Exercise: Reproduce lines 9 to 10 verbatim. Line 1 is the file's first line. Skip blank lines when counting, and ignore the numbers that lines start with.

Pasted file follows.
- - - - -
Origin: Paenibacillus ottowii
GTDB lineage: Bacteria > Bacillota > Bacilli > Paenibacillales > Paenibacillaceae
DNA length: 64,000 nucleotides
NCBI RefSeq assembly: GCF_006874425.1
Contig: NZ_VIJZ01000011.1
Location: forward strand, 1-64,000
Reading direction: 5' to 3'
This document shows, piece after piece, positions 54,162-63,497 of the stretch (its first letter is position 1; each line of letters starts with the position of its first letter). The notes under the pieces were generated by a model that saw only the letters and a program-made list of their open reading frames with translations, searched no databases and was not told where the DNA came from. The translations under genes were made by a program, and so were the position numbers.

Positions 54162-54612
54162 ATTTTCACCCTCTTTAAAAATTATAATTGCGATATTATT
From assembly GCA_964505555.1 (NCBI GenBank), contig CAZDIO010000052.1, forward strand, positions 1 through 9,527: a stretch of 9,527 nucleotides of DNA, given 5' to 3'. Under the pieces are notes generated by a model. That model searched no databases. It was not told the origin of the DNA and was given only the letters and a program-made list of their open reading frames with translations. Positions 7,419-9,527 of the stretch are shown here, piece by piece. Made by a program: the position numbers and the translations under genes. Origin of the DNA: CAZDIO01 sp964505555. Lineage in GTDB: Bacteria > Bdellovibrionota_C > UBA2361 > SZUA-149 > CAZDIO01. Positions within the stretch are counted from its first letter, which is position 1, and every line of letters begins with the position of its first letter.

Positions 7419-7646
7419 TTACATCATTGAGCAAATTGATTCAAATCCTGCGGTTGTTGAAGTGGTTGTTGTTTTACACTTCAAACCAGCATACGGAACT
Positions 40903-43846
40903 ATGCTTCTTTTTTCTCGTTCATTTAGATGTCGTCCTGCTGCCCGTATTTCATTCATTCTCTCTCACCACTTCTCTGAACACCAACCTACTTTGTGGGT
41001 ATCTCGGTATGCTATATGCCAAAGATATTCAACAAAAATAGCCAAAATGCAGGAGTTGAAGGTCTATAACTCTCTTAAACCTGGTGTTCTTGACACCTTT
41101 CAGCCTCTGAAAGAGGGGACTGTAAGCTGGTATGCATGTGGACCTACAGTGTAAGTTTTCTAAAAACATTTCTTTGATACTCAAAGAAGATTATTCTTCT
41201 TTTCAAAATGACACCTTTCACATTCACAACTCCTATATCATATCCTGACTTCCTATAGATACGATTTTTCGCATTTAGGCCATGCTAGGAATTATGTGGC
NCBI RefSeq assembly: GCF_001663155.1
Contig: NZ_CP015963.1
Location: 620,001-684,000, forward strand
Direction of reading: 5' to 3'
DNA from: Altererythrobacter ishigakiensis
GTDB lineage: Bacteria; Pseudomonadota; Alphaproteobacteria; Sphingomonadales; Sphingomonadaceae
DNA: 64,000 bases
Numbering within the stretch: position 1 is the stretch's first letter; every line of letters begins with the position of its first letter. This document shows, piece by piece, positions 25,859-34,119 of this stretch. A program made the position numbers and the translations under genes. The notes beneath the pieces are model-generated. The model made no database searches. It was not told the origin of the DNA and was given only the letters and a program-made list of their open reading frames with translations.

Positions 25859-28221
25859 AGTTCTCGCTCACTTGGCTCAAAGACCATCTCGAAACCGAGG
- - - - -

Positions 54162-54612
54162 ATTTTCACCCTCTTTAAAAATTATAATTGCGATATTATT